The Connecticut Mastery Test, the other March Madness...is finally underway. For anyone outside the States, this means our testing season has begun. For the next two weeks, kids are being tested in reading, writing, math and some in science too. For the past two days, our kids have had a forty-five minute essay writing assessment (the writing prompt) and an hour of editing and revising as well. And now, after two long months of unrelenting snow, closed schools and frequent delays, we're pretty sure we've squeezed in just enough learning to ensure our students succeed...I think.
But on Tuesday? My nerves were a little on edge. Just as they were about to put that pencil to the page, a litany of ideas started rattling around inside my teaching brain. Anecdotes, quotes, similes/metaphors, statistical information, what else did I think they really could use? What have I missed out on this year? But then, I watched them creating boxed lay-outs, webs and bulleted execution plans. I'd taught how to plan out each of the component parts, and I spent time modeling my own plan too. The second thing I worked on this year, was stamina. Writers must write regularly in increasingly long spaces of time.
When the period was up, I strolled around the room, eyeballing each student's work. Every student had a minimum of two and many had three pages written in just under forty-five minutes and most wrote right up to the end. Of course, I have no idea what the level of content is, but if I adhere to my previous assumption, generally longer tends to earn a better score.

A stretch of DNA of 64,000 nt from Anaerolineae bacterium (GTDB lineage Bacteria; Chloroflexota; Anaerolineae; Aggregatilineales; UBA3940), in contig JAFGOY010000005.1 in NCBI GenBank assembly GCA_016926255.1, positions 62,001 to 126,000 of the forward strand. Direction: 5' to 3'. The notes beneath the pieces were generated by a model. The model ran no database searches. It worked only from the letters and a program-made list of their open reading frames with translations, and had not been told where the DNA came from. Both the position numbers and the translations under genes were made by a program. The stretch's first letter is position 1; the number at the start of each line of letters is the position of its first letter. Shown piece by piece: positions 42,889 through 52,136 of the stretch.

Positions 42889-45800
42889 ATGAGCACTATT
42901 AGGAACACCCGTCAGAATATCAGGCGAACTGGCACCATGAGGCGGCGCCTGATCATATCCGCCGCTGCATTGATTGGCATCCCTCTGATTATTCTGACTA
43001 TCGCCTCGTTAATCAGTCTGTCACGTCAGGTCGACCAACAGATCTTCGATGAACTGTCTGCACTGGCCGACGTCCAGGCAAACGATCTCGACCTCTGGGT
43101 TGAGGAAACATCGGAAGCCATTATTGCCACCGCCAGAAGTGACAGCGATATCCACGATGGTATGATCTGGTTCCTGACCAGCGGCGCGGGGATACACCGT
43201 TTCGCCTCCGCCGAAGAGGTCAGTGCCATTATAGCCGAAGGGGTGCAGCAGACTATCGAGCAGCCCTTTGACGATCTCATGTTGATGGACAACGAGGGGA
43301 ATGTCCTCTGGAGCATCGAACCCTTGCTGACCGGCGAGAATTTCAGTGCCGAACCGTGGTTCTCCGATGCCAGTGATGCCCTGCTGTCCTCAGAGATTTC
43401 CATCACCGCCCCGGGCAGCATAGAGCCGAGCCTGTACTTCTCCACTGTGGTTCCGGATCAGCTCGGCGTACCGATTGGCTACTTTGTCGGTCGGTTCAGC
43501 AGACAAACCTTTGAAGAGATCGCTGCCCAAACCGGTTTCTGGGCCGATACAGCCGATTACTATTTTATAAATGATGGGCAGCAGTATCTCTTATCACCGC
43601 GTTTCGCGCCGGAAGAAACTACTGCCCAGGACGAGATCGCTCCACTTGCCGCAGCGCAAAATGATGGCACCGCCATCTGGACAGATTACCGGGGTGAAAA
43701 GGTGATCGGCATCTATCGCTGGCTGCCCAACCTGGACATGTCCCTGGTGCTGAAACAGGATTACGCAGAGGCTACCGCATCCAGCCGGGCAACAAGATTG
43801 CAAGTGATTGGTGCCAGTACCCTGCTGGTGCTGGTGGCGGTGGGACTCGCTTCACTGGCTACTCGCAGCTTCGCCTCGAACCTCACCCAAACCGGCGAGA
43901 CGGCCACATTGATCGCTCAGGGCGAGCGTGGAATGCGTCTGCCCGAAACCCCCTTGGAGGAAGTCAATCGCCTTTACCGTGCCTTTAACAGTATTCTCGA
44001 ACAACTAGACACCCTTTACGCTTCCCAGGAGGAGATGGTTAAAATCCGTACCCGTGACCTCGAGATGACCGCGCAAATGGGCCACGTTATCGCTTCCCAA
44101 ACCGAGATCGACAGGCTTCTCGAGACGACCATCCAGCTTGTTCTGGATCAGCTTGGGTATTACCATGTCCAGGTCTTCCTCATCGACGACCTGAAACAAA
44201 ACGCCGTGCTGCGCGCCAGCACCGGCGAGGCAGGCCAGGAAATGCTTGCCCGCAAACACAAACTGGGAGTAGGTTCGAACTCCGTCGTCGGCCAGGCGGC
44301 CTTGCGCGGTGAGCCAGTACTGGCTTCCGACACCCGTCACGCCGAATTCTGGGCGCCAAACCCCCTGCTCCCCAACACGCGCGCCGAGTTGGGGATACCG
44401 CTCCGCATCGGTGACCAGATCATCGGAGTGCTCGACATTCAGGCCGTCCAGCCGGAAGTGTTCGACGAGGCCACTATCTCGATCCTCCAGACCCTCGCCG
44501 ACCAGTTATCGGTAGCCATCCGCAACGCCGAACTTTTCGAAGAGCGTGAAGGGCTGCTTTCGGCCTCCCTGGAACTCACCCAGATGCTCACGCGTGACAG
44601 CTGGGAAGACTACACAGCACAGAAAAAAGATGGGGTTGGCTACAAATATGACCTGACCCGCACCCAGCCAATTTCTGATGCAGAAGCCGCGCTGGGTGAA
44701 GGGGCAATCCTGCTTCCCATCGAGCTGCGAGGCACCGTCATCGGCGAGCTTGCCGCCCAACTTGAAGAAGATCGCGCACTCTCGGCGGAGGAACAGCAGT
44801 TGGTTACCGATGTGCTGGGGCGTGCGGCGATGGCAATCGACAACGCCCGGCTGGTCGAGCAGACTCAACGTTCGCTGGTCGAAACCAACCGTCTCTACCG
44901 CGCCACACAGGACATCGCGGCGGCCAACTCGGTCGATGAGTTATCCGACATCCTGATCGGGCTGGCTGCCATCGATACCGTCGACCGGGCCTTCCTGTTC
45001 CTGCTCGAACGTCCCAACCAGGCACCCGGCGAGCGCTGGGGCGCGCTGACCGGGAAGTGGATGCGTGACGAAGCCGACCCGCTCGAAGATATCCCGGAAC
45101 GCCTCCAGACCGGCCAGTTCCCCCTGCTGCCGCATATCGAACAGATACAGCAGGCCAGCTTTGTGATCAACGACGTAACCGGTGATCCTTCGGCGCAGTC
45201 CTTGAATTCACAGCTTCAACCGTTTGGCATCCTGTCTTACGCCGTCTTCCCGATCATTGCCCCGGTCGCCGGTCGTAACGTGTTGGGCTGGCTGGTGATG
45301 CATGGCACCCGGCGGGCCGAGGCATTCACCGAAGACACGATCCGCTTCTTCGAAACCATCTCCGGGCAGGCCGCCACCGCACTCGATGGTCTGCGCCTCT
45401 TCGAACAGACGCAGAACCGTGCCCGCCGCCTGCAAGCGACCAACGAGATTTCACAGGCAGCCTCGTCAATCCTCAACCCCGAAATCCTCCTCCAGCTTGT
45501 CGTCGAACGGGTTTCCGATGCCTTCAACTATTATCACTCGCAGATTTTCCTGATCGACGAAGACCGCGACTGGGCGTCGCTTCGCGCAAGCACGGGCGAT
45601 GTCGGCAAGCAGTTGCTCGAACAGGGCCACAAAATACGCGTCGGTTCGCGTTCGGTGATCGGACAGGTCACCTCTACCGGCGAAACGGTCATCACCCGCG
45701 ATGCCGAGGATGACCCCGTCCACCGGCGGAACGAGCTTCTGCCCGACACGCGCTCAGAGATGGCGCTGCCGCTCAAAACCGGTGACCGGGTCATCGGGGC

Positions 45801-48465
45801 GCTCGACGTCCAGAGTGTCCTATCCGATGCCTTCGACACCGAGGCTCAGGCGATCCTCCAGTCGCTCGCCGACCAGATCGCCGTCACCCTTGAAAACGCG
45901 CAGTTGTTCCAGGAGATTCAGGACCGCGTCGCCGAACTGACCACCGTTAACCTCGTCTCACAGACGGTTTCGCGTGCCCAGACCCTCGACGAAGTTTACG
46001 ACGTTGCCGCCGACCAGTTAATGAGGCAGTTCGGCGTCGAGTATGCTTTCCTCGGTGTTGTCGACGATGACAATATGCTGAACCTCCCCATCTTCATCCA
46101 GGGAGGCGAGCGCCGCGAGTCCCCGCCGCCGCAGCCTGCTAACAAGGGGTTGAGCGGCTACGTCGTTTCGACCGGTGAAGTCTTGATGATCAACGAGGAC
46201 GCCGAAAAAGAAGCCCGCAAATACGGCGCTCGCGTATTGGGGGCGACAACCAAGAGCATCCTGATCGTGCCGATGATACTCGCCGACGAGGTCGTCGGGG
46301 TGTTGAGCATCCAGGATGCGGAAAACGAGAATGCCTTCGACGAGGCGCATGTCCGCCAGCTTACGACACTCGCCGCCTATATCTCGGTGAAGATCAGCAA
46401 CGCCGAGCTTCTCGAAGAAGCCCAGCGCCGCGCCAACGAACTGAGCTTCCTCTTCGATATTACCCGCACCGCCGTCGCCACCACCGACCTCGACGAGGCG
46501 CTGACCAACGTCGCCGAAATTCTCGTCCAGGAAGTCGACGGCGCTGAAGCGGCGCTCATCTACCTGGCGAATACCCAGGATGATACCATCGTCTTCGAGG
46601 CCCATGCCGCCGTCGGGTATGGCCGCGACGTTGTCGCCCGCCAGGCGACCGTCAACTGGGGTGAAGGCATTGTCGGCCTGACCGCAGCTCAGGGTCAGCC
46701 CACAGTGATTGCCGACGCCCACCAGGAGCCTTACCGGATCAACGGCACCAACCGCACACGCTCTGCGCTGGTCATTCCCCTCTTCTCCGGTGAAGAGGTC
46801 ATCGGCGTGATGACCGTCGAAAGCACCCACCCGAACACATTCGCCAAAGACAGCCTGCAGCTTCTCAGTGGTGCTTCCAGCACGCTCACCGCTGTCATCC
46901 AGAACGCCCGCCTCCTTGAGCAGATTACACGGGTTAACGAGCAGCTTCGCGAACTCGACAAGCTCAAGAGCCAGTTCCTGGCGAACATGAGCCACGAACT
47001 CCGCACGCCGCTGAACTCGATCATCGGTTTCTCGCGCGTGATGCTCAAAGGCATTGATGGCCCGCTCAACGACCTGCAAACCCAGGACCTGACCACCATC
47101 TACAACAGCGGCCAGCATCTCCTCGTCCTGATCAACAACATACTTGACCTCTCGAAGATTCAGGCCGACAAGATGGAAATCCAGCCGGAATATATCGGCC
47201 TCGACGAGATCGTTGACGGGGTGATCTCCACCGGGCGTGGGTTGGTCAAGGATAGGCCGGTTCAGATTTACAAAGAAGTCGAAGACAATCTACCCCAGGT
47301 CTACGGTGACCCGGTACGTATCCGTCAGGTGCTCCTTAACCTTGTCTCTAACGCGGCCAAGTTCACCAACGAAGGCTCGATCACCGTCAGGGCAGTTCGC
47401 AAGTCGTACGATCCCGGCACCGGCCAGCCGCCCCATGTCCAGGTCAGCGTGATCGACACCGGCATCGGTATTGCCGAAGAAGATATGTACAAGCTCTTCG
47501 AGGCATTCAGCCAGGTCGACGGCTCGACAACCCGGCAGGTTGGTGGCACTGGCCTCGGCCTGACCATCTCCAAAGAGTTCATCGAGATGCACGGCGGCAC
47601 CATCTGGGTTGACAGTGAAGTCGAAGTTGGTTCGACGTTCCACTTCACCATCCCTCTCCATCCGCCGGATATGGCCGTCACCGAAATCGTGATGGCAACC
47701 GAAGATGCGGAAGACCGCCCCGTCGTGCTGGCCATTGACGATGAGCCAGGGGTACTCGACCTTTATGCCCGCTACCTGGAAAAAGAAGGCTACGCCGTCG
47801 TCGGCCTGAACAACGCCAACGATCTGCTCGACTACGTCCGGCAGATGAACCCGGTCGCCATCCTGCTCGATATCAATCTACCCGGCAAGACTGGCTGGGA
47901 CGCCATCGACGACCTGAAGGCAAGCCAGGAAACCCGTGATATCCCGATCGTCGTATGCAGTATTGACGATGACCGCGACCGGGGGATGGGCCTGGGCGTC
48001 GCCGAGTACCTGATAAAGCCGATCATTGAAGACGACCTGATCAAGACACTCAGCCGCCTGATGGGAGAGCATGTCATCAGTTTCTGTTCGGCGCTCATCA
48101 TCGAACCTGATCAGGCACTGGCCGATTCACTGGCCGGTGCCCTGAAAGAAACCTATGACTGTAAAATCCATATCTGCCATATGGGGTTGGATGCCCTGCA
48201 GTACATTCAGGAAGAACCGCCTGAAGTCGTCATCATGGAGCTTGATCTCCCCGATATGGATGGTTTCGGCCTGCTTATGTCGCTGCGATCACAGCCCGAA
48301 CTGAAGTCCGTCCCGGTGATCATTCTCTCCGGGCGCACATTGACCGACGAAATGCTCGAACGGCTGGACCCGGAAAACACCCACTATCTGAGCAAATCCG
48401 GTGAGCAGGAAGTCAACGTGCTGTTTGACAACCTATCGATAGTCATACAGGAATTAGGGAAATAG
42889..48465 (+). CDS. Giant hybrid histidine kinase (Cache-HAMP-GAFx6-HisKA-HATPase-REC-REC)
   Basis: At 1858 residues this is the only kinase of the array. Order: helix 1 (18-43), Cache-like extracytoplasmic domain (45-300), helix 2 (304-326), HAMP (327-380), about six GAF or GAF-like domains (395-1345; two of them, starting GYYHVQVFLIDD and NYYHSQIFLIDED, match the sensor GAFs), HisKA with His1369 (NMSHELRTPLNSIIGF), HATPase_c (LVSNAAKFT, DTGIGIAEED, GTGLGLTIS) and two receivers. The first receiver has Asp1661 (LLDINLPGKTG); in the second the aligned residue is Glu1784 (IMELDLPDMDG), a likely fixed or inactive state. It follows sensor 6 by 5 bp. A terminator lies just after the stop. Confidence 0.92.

In my earlier teaching years, I didn't want to overwork the plan for fear that I'd stifle creativity! I sometimes laugh at the way I thought back then. Yes...they were creative, but did I not see all the pointless, wandering trails? Today, I'm satisfied. I started this year with many able writers, but many were compromised as well. I tend to shy away from the 'one size fits all' teaching, spending many long hours in small conferences, catching kids on the way to lunch or during their reading time. I kept it casual, but I kept it specific as well.
Many disparage these high stakes test, and I certainly can understand why. Millions of dollars go into them, test variation among states is incredible, and the pressure on staff and students is great. And while I'm not a fan of lock-step teaching/learning, I am glad that I live in a state where standards and expectations are high enough to ensure that students can and will succeed.
As March turns to April, we'll move on to the finer art of writing poetry and believe it or not, fictional short story in the form of mystery writing (a new state requirement) too! We don't expect our kids to become novelists necessarily, but it is a well-established fact, that the more varied opportunities you have to hook them as writers, the more strength and creativity they'll show overall.
Now, I'd like to see a fresh approach to ensure the students in America's cities will have an equal opportunity to be creative and experience the same learning opportunities too.